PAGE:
If Millennials are important in your hiring strategy or building trust, Simon's observation is important to note.
He also provides an exercise in finding your "Why", which can be applied to understanding the value of your product/service or brand... according to others... as well as other interesting insights into sharing your value, effective meetings, and leaders taking ownership when things go wrong.
It's been my experience -- as a counselor, practitioner and client -- the daily list of "to dos" often get in the way of work that is important to be successful... tomorrow.
We're busy, behind in emails, and bogged down if not stuck in meetings all day. I get it and can be guilty myself. It's hard to prioritize when everything is a priority and teams are small. And, I understand how after achieving a certain amount of success or momentum, it's easy to double down on what worked in the past.
The only problem?
Like anything -- be it the food we eat, exercise we do, words we speak, goals we set -- what we do today shapes tomorrow. "Reactivity" has never been a successful strategy in business (or life). At best, it produces a leveling off. And, in today's fast-paced digital and social marketplace, actually can lead to your brand being seen as behind the times and/or ineffective.
Mobile technology is not bound to any particular industry. In fact, it is creating new business models (and competitors) in every industry.
Think about it. The "Amazon Effect" -- delivery and pricing are leading to big brands, stores (and malls) to down size or close altogether. In the mix: Sears, Macy's, JCPenny, JCrew, Kmart, BCBG, Gymboree, American Apparel... the list goes on.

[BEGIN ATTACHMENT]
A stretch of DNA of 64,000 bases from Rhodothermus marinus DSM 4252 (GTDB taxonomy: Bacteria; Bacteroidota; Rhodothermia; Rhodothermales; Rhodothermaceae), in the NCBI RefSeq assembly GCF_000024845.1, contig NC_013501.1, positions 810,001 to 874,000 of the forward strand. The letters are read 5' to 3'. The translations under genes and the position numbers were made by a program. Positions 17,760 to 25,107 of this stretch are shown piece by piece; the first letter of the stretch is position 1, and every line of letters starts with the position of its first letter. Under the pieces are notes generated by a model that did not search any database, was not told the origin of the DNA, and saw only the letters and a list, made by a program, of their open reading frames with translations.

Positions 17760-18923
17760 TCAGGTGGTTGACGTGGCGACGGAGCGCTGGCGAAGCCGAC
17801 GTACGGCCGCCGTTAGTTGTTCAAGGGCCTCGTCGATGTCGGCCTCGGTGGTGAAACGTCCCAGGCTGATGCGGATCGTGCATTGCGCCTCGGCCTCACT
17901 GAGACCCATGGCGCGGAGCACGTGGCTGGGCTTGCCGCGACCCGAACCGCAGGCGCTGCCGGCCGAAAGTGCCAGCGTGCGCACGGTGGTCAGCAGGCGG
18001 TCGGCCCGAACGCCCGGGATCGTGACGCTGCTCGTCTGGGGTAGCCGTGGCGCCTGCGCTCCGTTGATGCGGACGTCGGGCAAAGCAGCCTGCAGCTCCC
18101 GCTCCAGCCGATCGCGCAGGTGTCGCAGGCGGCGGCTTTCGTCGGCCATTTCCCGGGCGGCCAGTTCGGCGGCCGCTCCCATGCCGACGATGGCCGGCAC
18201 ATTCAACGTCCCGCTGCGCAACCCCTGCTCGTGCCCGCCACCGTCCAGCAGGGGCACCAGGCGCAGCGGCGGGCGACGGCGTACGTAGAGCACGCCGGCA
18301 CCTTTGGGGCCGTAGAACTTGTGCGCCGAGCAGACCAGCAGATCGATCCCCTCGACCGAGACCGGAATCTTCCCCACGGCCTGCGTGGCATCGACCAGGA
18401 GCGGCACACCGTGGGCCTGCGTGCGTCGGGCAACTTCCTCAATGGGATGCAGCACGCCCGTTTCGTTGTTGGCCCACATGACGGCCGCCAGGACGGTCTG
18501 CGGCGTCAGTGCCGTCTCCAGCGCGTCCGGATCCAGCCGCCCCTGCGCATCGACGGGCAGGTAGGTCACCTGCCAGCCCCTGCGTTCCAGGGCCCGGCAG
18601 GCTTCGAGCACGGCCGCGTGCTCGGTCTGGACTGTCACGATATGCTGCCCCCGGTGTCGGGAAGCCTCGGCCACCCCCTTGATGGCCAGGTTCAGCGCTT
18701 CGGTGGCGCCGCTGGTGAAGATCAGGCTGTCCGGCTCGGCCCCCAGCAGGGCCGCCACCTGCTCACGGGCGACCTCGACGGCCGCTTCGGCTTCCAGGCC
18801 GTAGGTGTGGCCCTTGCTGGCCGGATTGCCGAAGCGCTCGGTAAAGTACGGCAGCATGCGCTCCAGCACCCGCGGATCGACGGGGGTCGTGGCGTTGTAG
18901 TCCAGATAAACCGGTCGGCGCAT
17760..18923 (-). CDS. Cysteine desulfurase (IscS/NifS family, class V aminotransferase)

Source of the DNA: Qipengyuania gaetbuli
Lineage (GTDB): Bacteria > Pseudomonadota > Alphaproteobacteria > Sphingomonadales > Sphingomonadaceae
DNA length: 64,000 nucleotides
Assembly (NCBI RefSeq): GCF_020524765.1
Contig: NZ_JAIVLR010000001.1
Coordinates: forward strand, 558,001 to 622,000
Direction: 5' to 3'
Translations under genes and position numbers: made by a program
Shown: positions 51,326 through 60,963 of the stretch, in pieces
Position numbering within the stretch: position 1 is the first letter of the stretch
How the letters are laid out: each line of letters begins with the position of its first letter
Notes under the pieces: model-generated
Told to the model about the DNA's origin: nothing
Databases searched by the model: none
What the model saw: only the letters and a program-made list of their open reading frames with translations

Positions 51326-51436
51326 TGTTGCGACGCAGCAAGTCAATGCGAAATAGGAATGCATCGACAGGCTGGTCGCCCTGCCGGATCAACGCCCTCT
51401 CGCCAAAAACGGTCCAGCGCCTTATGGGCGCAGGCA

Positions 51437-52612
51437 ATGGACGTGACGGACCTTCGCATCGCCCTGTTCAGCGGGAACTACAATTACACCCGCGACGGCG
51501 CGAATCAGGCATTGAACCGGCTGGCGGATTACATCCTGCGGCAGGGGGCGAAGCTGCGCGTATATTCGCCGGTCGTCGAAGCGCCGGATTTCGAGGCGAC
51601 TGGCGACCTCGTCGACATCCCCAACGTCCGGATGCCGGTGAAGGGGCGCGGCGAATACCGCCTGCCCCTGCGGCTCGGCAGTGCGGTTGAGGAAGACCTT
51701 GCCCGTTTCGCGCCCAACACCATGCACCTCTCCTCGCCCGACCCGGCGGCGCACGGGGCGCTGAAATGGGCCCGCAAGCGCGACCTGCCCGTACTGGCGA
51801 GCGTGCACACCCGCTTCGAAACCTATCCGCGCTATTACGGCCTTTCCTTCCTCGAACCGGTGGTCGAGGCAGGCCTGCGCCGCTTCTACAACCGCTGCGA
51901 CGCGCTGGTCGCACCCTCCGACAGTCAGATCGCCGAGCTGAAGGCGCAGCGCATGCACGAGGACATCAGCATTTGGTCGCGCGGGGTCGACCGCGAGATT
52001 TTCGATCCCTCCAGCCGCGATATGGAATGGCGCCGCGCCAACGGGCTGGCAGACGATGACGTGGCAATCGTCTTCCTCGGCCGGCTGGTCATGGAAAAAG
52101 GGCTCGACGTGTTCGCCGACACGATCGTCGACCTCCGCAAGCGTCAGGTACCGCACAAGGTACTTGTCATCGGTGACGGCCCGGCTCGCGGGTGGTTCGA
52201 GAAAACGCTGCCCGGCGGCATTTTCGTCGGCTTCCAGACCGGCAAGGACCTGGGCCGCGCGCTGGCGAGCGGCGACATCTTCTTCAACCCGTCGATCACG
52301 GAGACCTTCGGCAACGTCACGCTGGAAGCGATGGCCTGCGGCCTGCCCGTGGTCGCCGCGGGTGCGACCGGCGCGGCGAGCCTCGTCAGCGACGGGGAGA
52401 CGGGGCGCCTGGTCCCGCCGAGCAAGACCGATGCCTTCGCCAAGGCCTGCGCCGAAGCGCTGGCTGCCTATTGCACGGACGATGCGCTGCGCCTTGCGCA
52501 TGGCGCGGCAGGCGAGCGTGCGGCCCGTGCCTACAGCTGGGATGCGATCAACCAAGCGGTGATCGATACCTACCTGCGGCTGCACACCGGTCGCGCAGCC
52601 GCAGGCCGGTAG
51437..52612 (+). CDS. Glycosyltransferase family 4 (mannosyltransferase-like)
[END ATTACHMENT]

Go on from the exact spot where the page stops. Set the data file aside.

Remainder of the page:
This isn't a trend. Mobile technology is changing the business landscape.
You can argue these are consumer retail brands. You can argue it's a brick and mortar issue. But it's neither. And don't forget, many of us traditionally point to these very brands when saying they have the big budgets to do what works in terms of innovating or marketing.
So what's happening?
For one, mobile = all about relationships with and serving consumers. It's about the way they are now looking at information, making decisions, and what they deem valuable. It is less about having a mobile friendly website and posting content. It is more about how an organization aligns its best assets to its constituents in ways that matter and add value to them. (Period.)
Look at Warby Parker (eye ware). They are a digital company who, because of its success, is now moving into brick and mortar real estate. So shopping in stores isn't going extinct. They grew from an idea into a multi-million dollar business despite experts scoffing at their vision. It's a result of their formula of offering quality, an experience in how they interact with customers, and giving back.